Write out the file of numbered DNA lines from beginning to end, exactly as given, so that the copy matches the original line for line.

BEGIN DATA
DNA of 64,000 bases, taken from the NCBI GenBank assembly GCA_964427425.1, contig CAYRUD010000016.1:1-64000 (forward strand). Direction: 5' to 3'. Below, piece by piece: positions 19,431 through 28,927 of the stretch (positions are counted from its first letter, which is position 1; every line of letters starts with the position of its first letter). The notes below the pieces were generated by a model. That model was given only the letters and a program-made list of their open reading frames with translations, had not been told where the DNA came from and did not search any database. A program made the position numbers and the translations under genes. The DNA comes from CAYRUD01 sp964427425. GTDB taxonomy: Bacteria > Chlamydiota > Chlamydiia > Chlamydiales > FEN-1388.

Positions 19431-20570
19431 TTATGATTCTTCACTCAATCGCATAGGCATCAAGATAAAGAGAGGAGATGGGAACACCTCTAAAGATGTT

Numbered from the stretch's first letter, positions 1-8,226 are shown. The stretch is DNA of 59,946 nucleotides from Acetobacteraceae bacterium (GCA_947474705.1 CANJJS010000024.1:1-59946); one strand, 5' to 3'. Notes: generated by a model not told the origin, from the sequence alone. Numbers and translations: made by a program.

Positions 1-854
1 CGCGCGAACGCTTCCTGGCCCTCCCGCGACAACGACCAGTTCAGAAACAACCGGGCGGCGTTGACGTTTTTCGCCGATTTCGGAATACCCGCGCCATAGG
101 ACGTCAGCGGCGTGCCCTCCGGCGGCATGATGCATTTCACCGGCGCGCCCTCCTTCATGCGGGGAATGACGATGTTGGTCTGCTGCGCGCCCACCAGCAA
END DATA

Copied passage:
DNA of 64,000 bases, taken from the NCBI GenBank assembly GCA_964427425.1, contig CAYRUD010000016.1:1-64000 (forward strand). Direction: 5' to 3'. Below, piece by piece: positions 19,431 through 28,927 of the stretch (positions are counted from its first letter, which is position 1; every line of letters starts with the position of its first letter). The notes below the pieces were generated by a model. That model was given only the letters and a program-made list of their open reading frames with translations, had not been told where the DNA came from and did not search any database. A program made the position numbers and the translations under genes. The DNA comes from CAYRUD01 sp964427425. GTDB taxonomy: Bacteria > Chlamydiota > Chlamydiia > Chlamydiales > FEN-1388.

Positions 19431-20570
19431 TTATGATTCTTCACTCAATCGCATAGGCATCAAGATAAAGAGAGGAGATGGGAACACCTCTAAAGATGTT

Numbered from the stretch's first letter, positions 1-8,226 are shown. The stretch is DNA of 59,946 nucleotides from Acetobacteraceae bacterium (GCA_947474705.1 CANJJS010000024.1:1-59946); one strand, 5' to 3'. Notes: generated by a model not told the origin, from the sequence alone. Numbers and translations: made by a program.

Positions 1-854
1 CGCGCGAACGCTTCCTGGCCCTCCCGCGACAACGACCAGTTCAGAAACAACCGGGCGGCGTTGACGTTTTTCGCCGATTTCGGAATACCCGCGCCATAGG
101 ACGTCAGCGGCGTGCCCTCCGGCGGCATGATGCATTTCACCGGCGCGCCCTCCTTCATGCGGGGAATGACGATGTTGGTCTGCTGCGCGCCCACCAGCAA